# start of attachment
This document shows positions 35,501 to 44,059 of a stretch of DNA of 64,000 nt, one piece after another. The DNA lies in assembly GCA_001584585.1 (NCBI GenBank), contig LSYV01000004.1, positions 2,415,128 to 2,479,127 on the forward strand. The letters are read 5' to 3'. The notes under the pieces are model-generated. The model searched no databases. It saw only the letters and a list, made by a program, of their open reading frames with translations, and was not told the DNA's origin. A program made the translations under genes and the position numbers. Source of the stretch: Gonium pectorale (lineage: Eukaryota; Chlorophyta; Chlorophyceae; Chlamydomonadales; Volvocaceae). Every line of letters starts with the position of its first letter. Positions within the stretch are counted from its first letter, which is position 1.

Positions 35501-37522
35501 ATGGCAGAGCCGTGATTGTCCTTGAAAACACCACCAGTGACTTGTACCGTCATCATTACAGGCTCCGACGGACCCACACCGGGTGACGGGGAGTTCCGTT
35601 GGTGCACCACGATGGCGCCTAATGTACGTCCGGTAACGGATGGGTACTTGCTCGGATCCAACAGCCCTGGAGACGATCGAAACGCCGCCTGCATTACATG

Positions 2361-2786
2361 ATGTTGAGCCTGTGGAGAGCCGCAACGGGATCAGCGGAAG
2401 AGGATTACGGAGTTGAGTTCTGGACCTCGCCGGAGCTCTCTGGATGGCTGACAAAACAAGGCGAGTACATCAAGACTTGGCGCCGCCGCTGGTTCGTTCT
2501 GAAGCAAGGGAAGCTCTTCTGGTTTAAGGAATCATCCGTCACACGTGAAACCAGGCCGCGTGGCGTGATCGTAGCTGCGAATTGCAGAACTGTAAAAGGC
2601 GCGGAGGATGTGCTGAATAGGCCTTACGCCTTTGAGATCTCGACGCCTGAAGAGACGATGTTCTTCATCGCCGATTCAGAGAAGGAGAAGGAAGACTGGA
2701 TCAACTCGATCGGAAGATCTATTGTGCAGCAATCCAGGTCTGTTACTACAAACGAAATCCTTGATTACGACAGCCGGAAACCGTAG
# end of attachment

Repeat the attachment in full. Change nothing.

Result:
This document shows positions 35,501 to 44,059 of a stretch of DNA of 64,000 nt, one piece after another. The DNA lies in assembly GCA_001584585.1 (NCBI GenBank), contig LSYV01000004.1, positions 2,415,128 to 2,479,127 on the forward strand. The letters are read 5' to 3'. The notes under the pieces are model-generated. The model searched no databases. It saw only the letters and a list, made by a program, of their open reading frames with translations, and was not told the DNA's origin. A program made the translations under genes and the position numbers. Source of the stretch: Gonium pectorale (lineage: Eukaryota; Chlorophyta; Chlorophyceae; Chlamydomonadales; Volvocaceae). Every line of letters starts with the position of its first letter. Positions within the stretch are counted from its first letter, which is position 1.

Positions 35501-37522
35501 ATGGCAGAGCCGTGATTGTCCTTGAAAACACCACCAGTGACTTGTACCGTCATCATTACAGGCTCCGACGGACCCACACCGGGTGACGGGGAGTTCCGTT
35601 GGTGCACCACGATGGCGCCTAATGTACGTCCGGTAACGGATGGGTACTTGCTCGGATCCAACAGCCCTGGAGACGATCGAAACGCCGCCTGCATTACATG

Positions 2361-2786
2361 ATGTTGAGCCTGTGGAGAGCCGCAACGGGATCAGCGGAAG
2401 AGGATTACGGAGTTGAGTTCTGGACCTCGCCGGAGCTCTCTGGATGGCTGACAAAACAAGGCGAGTACATCAAGACTTGGCGCCGCCGCTGGTTCGTTCT
2501 GAAGCAAGGGAAGCTCTTCTGGTTTAAGGAATCATCCGTCACACGTGAAACCAGGCCGCGTGGCGTGATCGTAGCTGCGAATTGCAGAACTGTAAAAGGC
2601 GCGGAGGATGTGCTGAATAGGCCTTACGCCTTTGAGATCTCGACGCCTGAAGAGACGATGTTCTTCATCGCCGATTCAGAGAAGGAGAAGGAAGACTGGA
2701 TCAACTCGATCGGAAGATCTATTGTGCAGCAATCCAGGTCTGTTACTACAAACGAAATCCTTGATTACGACAGCCGGAAACCGTAG